# Velovity of a light beam in an arc

1. Aug 30, 2010

### hedhtr

I was using a small penlight laser around the floor to have my cat chase the impossible dot. A though came that if I could move the dot fast enough from my porch , and with sufficient power, that at some distance along an arc the dot would move faster than the speed of light.

2. Aug 30, 2010

### diazona

That's entirely correct, and entirely unremarkable. The dot is not a physical object, so there's no reason to think it is limited to some maximum speed.

3. Aug 31, 2010

### sophiecentaur

If you observe the movement of the spot on a distant object (say the surface of the Moon) it will appear to lag behind the 'beam' you are waving around. Imaging projecting a vertical slit of light from a revolving source (lighthouse style) onto a saucer shaped (shallow cone) ground. The shape of the line of light would have a curve to it because of the time taken for the beam to reach the further regions.
Of course, this is a very subtle effect. It was used, in essence, in some of the first attempts to measure the speed of light, using rotating mirrors. You need to rotate the mirror very fast and use a very long 'throw' for the beam to observe the effect.
The spot could, of course, be observed to move between two points on the Moon at faster than c because, as stated before, nothing with mass actually moves..

4. Aug 31, 2010

### Dr Lots-o'watts

On a similar note, an "object" on a digital screen (video game etc.) could be made to move faster than light.

5. Aug 31, 2010

### sophiecentaur

Being a bit pedantic, I think the rate of writing separate objects on a screen and the separation of them (particularly with a conventional CRT) would not allow even virtual speeds approaching c. We're talking milliseconds and cms, rather than microseconds and hundreds of metres.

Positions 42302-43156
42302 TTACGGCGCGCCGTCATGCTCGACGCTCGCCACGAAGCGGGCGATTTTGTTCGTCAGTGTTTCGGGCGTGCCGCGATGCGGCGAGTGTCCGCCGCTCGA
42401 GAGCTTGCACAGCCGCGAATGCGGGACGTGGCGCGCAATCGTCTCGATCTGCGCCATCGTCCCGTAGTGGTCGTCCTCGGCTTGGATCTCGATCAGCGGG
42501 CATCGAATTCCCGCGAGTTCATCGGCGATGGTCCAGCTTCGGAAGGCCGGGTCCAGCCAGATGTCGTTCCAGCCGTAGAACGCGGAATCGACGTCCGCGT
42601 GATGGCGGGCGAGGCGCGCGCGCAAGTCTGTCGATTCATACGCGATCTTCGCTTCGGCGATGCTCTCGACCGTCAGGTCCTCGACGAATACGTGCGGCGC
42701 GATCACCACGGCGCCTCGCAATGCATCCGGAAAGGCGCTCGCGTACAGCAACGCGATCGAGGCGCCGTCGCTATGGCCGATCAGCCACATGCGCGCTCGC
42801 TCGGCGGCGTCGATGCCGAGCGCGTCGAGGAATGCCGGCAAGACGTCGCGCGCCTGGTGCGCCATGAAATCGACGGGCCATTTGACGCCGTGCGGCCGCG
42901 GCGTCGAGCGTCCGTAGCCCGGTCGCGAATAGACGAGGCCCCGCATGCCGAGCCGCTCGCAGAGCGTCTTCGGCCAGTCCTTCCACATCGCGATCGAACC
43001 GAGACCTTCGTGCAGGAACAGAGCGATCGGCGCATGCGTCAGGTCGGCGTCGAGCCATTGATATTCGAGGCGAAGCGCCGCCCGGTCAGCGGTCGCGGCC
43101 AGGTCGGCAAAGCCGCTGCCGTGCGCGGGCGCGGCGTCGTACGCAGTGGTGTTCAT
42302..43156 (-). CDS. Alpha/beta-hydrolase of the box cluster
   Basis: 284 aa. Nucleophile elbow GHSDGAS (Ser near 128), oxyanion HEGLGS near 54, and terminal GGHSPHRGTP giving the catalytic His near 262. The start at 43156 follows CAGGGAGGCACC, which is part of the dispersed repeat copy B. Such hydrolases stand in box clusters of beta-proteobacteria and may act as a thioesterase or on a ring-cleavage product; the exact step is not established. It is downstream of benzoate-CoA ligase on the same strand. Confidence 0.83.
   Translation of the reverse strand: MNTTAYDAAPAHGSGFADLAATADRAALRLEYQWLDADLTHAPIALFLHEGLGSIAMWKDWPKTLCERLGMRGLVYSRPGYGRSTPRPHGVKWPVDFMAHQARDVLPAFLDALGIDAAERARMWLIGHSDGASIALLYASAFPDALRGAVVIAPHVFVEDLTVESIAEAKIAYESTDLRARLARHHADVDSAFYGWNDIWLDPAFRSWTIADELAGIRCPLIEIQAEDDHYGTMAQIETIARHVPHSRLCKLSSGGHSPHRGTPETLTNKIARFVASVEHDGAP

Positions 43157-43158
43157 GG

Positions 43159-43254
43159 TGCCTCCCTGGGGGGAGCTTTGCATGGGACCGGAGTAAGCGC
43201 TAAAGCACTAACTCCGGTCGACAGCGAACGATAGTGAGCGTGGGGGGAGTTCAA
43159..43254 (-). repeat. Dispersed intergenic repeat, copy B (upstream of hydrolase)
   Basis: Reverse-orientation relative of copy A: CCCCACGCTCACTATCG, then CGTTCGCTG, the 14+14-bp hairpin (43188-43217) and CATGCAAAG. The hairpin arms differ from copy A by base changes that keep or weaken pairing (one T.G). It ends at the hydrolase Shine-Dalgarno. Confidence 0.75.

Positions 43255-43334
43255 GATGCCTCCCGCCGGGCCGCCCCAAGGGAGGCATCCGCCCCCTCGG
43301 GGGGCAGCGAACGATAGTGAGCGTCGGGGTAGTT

edit - well, I guess a TV line interval is 64us, rather than 'milliseconds', but you're still pushing it.

6. Aug 31, 2010

### ChosonNinja

Ok now what you thought is really good and appreciable my friend, but what i think is that the dot is actually not matter it is just a point which you see and since that dot has no matter associated with it, it is a doubtless thought that the point can move with a speed much larger than light.
You can understand it this way, first take a paper and pen and do what i say
Step1: Draw x and y axis
Step2: Now imagine a rod parallel to x axis and one rod parallel to y axis, now draw them at any positions.
Step3: look at the intersection point of the two, and write down its coordinates(that is some (x,y))
Step4: Now imagine the rods to be moving with the speed of light, The x paralell rod in direction of y and vice versa
Step 5: Now look at the point of intersection, it is moving away from the origin with a speed larger than speed of light.
So it is possible for the dot to move with a speed larger than that of light as you saw in this case. But i appreciate your thought, keep Innovating and share with me

7. Aug 31, 2010

### syhprum

The best oscilliscopes certainly have a writing speed in excess of c but of course this is only phase velocity.

8. Aug 31, 2010

### Danger

It's frequently expressed that no information can be transmitted faster than light. There is no way to encode a message into the intangible dot, so there is also no reason for it to be constrained as to speed.